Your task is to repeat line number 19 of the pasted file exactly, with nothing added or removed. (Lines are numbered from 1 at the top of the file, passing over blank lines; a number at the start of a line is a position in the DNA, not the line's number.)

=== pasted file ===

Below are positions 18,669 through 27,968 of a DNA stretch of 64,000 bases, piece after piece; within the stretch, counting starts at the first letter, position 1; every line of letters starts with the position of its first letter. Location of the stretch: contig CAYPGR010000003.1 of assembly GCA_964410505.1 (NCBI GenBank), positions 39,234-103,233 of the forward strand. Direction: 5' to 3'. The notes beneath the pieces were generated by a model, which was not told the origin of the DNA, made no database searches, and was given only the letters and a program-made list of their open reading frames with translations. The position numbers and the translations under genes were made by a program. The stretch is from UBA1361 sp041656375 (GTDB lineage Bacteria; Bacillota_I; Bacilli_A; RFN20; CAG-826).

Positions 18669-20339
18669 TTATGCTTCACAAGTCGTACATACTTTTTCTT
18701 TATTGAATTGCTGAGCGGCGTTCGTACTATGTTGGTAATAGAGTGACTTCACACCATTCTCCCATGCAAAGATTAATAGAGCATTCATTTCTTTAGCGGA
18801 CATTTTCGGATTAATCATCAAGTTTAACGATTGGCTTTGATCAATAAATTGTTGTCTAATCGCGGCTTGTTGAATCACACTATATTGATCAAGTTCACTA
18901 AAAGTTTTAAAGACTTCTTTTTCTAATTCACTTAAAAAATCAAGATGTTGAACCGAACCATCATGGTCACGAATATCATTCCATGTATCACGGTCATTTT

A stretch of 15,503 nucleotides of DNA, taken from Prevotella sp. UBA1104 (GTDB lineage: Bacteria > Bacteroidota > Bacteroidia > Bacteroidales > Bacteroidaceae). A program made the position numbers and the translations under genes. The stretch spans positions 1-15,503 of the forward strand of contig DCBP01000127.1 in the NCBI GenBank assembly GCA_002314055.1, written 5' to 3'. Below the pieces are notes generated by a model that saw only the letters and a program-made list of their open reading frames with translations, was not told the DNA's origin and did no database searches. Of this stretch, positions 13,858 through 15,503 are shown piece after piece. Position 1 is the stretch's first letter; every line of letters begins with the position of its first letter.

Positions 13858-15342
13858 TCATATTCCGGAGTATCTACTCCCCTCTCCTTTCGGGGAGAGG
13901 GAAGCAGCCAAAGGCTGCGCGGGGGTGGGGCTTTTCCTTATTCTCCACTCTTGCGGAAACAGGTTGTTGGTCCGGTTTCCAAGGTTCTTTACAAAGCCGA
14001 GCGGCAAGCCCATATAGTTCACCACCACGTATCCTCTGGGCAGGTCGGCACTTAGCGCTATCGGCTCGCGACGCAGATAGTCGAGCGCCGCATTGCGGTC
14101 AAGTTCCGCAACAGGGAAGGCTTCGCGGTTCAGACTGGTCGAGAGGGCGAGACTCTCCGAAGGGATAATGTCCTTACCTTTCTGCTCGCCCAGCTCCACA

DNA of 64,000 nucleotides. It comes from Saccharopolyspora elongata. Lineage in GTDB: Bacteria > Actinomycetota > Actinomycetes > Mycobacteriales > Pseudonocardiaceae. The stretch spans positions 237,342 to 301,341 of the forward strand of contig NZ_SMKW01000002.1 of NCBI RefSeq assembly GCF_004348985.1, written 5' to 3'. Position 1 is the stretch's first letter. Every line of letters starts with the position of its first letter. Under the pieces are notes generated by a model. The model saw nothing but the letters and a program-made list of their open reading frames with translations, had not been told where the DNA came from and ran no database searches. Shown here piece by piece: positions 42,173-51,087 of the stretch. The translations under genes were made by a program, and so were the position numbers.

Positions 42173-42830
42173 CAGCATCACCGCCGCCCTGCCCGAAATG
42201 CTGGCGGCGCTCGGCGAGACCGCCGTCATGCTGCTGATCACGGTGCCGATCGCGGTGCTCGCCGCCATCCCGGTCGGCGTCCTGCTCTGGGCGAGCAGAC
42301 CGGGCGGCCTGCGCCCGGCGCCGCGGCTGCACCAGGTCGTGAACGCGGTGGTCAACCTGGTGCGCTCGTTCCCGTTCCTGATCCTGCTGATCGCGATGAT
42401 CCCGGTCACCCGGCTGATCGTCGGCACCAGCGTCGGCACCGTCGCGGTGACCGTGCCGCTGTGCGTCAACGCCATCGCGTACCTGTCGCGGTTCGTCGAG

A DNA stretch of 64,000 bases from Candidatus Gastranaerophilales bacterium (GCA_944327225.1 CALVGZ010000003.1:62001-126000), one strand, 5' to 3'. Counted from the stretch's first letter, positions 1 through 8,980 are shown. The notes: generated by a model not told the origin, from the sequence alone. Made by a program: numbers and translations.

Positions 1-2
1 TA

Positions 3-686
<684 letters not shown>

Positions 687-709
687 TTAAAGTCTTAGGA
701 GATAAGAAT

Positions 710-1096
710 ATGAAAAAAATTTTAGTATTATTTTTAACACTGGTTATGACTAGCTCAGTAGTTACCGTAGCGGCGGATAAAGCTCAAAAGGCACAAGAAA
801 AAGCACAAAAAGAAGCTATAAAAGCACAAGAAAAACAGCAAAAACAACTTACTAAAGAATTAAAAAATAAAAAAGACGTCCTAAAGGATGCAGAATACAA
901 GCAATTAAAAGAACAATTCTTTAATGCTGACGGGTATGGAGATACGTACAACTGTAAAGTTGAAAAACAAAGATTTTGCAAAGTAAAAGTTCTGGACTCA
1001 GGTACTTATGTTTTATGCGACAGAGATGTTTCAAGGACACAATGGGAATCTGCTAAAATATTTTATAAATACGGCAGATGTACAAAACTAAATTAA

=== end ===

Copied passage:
A DNA stretch of 64,000 bases from Candidatus Gastranaerophilales bacterium (GCA_944327225.1 CALVGZ010000003.1:62001-126000), one strand, 5' to 3'. Counted from the stretch's first letter, positions 1 through 8,980 are shown. The notes: generated by a model not told the origin, from the sequence alone. Made by a program: numbers and translations.